The failure rate of strategic alliances is comparable to that of marriages, yet history tells us that when they work, both partners can win big. Some of the greatest partnerships are borne from a willingness to take risks, and an ability to be discerning about the kind of criticism that is worth enduring. If progressiveness is inherent to your brand, what is the harm in losing the approval of old-fashioned thinkers, particularly if it means winning the hearts of the customers you sought to appeal to? Nike’s “gamble” on Colin Kaepernick is perfect evidence of this. Despite an attempted boycott against the brand, the Dream Crazy ad featuring Kaepernick won an Emmy, Nike’s stocks increased by 5%, and Nike demonstrated true authority and commitment to its purpose.

So what are the lessons for brands here?

Ensure true value alignment.

A partnership is only effective if it makes sense. The contrast could be the appeal (think Gucci and The North Face), but at the very least there should be a common goal or shared value connecting the story. Lego’s 2011 partnership with oil giant Shell led to a public outcry, with consumers questioning Lego’s social and environmental values, and the contract was terminated in 2014. Equally, modern consumers are attuned to tokenism and greenwashing, and that accusation is in itself potentially detrimental, so hopping on the bandwagon won’t cut it.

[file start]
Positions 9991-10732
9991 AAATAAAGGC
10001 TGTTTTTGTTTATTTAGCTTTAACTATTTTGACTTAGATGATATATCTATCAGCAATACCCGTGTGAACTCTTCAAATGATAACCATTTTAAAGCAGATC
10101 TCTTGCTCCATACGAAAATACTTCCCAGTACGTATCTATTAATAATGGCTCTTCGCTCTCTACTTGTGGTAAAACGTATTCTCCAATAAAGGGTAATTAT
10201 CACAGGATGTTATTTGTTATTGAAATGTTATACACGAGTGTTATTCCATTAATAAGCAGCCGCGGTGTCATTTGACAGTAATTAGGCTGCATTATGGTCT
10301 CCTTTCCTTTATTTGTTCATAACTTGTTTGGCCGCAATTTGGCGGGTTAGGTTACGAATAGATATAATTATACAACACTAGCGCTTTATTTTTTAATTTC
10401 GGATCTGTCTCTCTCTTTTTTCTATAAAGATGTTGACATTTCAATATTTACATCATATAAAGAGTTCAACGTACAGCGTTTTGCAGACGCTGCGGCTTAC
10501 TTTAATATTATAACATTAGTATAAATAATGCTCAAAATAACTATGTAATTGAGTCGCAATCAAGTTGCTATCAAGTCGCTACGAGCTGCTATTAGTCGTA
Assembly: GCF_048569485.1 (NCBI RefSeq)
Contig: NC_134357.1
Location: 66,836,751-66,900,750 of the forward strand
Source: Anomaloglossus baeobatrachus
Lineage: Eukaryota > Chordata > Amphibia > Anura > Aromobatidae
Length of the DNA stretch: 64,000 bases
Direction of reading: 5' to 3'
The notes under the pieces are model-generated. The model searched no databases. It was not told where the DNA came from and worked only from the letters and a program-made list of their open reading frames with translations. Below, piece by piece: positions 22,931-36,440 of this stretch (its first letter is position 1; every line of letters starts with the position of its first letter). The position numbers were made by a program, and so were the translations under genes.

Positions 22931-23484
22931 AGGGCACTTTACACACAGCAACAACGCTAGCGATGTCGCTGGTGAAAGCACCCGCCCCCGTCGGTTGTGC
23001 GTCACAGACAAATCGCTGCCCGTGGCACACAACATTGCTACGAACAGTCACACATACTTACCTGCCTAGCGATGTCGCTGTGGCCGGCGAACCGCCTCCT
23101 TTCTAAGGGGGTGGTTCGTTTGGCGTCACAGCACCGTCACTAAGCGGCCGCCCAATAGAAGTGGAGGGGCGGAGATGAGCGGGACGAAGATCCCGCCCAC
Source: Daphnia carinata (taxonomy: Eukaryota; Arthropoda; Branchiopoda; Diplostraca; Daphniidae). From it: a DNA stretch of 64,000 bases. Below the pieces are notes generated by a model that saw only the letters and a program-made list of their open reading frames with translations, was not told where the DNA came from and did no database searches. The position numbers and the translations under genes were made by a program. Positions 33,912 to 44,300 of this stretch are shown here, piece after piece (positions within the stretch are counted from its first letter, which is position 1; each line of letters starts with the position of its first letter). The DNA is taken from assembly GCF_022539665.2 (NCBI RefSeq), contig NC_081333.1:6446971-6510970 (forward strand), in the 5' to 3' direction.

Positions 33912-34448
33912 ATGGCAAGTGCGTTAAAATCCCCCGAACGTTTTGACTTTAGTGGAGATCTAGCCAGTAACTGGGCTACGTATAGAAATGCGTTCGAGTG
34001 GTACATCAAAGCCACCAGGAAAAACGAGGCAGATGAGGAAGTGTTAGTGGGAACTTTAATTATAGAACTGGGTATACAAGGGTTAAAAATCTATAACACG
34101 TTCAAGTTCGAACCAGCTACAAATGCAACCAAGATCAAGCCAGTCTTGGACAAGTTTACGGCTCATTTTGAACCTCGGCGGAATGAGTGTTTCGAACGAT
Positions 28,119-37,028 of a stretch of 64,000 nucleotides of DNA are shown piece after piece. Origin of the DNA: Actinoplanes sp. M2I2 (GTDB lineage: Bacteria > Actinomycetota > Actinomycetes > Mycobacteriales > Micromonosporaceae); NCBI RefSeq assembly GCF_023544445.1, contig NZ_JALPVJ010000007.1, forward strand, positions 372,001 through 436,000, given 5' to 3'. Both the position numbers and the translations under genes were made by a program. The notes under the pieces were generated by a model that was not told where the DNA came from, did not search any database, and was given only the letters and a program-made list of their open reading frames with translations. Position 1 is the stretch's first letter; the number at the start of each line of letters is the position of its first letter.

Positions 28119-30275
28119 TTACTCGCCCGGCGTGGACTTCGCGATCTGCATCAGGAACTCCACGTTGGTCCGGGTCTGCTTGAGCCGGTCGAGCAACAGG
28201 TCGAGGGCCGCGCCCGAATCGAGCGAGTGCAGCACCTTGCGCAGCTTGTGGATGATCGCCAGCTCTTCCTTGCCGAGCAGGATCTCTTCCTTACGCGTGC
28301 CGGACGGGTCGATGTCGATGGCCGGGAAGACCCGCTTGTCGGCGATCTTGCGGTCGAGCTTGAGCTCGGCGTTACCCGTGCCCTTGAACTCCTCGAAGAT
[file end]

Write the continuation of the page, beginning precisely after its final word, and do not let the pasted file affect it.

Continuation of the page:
The best partnerships inherently are those that mutually benefit both parties, and that is most achievable when the benefits or commonalities are clear cut. It could be as simple as a shared brand symbol – as part of Lacoste’s partnership with IUCN Save Our Species, it launched a line of limited edition polo-shirts featuring ten threatened species in place of its iconic crocodile logo, to drive awareness. The viral campaign won ten Cannes Lions Advertising Industry awards, the shirts sold out in 24 hours, and visits to the Save Our Species website soared.

Do your homework. Then do it again.

To quote The Social Network, the Internet’s not written in pencil, it’s written in ink. There are few excuses for blind spots and uneducated decision making in 2021. We’re at a place now where you can retrace a partner’s digital footprint and backdate their activity. It’s not comprehensive, but it’s pretty close.

Look at what the data tells you – source information about historical campaigns, decisions and stances on social issues, and question what that means in the context of the current culture, to ensure that you really know who you’re entering into business with. If you’re fearing information overload, look to technology solutions that help you cut through the noise and draw out the meaningful insights to make an informed choice.

Constantly look ahead.

Elements of a brand will remain constant, but it’s as important to evolve in-line with the changing world around us. Symbols, references, trends, and language are all at risk of becoming irrelevant, dated or, worse, tone deaf. And trend reports, predictive intelligence and digital monitoring enable brands to anticipate risks and be proactive in repositioning to avoid risks becoming reality.